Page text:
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May 09, 2017

Macron's first challenges at home

The two immediate challenges Emmanuel Macron is facing at home are resistance to his labour law reform intentions, and his need to reshape the political landscape to gain a majority in parliament. 

On day one after Macron's election, there is a first taste of resistance in the form of street protests against his labour law reforms. Labour reforms have been a particularly traumatic experience for the outgoing government. The El Khomri law, which provoked a nationwide protest by trade unions, was imposed by Manuel Valls against parliament. Now everyone is expecting or reminding Macron to do a better job. The radical trade unionists are taking to the streets, while the more cautious headquarters warn against implementing the whole agenda. Macron, who calls trade unionists partners, needs to prove that he can walk the line, engaging them in a reform they want to see abandoned altogether.

The second challenge is political. Reconciling and reshaping the political landscape was his message, but how? Before the elections he set clear conditions to stir up momentum behind him and to win a majority: those who wish to rally behind him need to give up their party membership and join his movement En Marche!. And he promised a balance between left and right, and between civil society and politicians. Now, one day after his elections, his movement is turning into a party, and the conditions of membership are becoming less stringent, writes Marianne. No longer do politicians have to give up their previous party membership to join La Republique en marche!, the new party that emerged from the movement En Marche!. Socialists, centrists, and Republicans, are welcome to join and can keep their affiliation. This is another way of putting pressure onto other parties, as they are the ones that do not allow a second party affiliation. There is also a more relaxed interpretation of what civil society means. Jean-Paul Delevoye from the party committee said yesterday that this could also include mayors and councillors, as long as this is their first legislative election.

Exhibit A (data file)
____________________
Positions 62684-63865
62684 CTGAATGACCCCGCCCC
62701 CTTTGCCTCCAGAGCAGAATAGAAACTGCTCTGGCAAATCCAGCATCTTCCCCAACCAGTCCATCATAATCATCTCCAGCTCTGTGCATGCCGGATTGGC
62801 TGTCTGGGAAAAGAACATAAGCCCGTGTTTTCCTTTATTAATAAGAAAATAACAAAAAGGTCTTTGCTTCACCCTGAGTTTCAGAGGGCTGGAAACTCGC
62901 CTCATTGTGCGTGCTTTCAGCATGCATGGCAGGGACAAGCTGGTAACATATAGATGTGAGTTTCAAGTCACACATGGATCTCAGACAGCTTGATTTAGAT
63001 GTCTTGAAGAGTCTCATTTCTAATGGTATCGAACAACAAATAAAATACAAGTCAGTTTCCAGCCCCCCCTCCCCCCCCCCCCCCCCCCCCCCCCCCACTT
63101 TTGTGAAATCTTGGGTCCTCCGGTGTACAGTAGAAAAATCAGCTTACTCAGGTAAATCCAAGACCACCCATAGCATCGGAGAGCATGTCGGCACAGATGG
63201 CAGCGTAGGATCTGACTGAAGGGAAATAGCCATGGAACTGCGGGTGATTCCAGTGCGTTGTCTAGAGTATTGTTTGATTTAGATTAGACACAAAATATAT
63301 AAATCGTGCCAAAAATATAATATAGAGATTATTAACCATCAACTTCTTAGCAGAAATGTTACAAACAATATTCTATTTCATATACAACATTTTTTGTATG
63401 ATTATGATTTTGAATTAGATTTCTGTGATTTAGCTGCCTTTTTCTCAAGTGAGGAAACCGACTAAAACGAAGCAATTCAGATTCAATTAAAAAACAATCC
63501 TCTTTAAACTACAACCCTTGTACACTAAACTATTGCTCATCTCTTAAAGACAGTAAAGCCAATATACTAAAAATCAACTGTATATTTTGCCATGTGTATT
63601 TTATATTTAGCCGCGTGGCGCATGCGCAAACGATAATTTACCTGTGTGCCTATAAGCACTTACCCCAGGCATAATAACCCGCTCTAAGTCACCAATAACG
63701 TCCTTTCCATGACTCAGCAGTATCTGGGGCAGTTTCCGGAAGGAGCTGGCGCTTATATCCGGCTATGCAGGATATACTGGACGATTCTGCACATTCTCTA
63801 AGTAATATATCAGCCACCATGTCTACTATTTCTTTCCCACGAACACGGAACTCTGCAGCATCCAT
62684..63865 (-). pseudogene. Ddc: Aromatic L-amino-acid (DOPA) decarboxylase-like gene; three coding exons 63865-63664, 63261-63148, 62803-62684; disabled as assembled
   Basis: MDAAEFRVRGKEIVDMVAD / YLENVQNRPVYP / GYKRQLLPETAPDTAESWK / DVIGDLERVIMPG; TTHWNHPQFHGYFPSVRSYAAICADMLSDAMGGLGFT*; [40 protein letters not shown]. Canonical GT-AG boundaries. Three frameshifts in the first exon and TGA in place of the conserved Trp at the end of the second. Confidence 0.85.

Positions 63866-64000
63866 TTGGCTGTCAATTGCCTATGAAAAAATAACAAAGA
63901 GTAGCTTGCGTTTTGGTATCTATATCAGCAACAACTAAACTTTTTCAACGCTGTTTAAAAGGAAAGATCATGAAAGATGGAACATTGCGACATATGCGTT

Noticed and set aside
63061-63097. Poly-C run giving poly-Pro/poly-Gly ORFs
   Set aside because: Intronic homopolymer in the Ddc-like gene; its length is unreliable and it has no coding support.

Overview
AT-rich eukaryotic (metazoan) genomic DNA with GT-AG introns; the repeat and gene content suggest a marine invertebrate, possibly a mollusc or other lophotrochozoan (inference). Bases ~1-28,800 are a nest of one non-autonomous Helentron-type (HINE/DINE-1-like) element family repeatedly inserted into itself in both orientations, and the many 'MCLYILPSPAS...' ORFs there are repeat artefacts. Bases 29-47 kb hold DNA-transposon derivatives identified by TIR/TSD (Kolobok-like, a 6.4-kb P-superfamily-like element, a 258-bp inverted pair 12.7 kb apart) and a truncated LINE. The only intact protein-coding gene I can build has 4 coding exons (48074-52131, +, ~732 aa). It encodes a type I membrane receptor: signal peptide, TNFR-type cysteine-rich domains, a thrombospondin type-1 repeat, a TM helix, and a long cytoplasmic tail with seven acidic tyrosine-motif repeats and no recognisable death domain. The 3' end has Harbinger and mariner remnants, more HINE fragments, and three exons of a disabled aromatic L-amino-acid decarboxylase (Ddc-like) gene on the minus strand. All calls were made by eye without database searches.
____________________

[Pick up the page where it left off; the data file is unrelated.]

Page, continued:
Several among the Republicans are interested. Those who are 'Macron compatible' will meet this week, writes l’Opionion. This younger generation of the Republicans either explicitly support the idea of joining Macron or are exploring the possibilities more discreetly. The main protagonists of this idea, among them Bruno Le Maire and Jean-Louis Borloo, seek to get many supporters behind their movement. Their motto that it is better to spend five years to rebuild the country than the party. But Macron has to assure them that the prime minister cannot be a Socialist. A centrist, yes, but no Socialist. 

One of the crucial question is about timing. If they were to jump off the Republican platform before the legislative elections, it would split the left wing of the party. If it happens after the elections in June, there would be less collateral damage. But the party’s hard line has so far not changed. François Baroin warns that whoever rallies for Macron’s movement will be excluded from the Republicans. Could this change, Just as it did for En Marche!, after the elections in June?

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May 09, 2017

Another reason why the AfD is weakening